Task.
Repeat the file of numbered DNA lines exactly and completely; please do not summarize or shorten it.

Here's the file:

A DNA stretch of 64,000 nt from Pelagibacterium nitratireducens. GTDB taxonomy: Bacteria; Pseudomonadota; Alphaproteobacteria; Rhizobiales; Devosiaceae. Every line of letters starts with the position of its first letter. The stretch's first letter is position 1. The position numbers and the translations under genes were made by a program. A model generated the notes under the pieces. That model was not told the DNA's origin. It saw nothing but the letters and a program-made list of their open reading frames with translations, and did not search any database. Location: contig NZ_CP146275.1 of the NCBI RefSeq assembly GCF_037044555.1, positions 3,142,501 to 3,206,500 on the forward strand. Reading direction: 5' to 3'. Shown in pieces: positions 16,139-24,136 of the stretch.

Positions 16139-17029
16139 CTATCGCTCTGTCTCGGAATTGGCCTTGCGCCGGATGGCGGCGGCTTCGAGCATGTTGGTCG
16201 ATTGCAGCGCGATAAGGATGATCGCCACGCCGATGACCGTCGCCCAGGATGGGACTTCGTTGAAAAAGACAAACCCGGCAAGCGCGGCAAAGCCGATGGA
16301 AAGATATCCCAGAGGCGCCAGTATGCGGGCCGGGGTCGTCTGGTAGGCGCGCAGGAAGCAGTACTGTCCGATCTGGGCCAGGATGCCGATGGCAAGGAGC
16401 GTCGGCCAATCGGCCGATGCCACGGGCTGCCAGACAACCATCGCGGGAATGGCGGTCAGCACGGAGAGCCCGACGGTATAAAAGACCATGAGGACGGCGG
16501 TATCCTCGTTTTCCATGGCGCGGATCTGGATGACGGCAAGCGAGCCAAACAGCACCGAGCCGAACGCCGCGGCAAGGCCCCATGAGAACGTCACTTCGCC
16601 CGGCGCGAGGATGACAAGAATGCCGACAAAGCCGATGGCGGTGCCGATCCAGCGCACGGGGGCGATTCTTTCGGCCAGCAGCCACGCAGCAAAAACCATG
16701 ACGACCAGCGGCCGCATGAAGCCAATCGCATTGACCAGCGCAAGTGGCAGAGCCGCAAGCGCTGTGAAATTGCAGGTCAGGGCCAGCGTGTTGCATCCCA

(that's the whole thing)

A DNA stretch of 64,000 nt from Pelagibacterium nitratireducens. GTDB taxonomy: Bacteria; Pseudomonadota; Alphaproteobacteria; Rhizobiales; Devosiaceae. Every line of letters starts with the position of its first letter. The stretch's first letter is position 1. The position numbers and the translations under genes were made by a program. A model generated the notes under the pieces. That model was not told the DNA's origin. It saw nothing but the letters and a program-made list of their open reading frames with translations, and did not search any database. Location: contig NZ_CP146275.1 of the NCBI RefSeq assembly GCF_037044555.1, positions 3,142,501 to 3,206,500 on the forward strand. Reading direction: 5' to 3'. Shown in pieces: positions 16,139-24,136 of the stretch.

Positions 16139-17029
16139 CTATCGCTCTGTCTCGGAATTGGCCTTGCGCCGGATGGCGGCGGCTTCGAGCATGTTGGTCG
16201 ATTGCAGCGCGATAAGGATGATCGCCACGCCGATGACCGTCGCCCAGGATGGGACTTCGTTGAAAAAGACAAACCCGGCAAGCGCGGCAAAGCCGATGGA
16301 AAGATATCCCAGAGGCGCCAGTATGCGGGCCGGGGTCGTCTGGTAGGCGCGCAGGAAGCAGTACTGTCCGATCTGGGCCAGGATGCCGATGGCAAGGAGC
16401 GTCGGCCAATCGGCCGATGCCACGGGCTGCCAGACAACCATCGCGGGAATGGCGGTCAGCACGGAGAGCCCGACGGTATAAAAGACCATGAGGACGGCGG
16501 TATCCTCGTTTTCCATGGCGCGGATCTGGATGACGGCAAGCGAGCCAAACAGCACCGAGCCGAACGCCGCGGCAAGGCCCCATGAGAACGTCACTTCGCC
16601 CGGCGCGAGGATGACAAGAATGCCGACAAAGCCGATGGCGGTGCCGATCCAGCGCACGGGGGCGATTCTTTCGGCCAGCAGCCACGCAGCAAAAACCATG
16701 ACGACCAGCGGCCGCATGAAGCCAATCGCATTGACCAGCGCAAGTGGCAGAGCCGCAAGCGCTGTGAAATTGCAGGTCAGGGCCAGCGTGTTGCATCCCA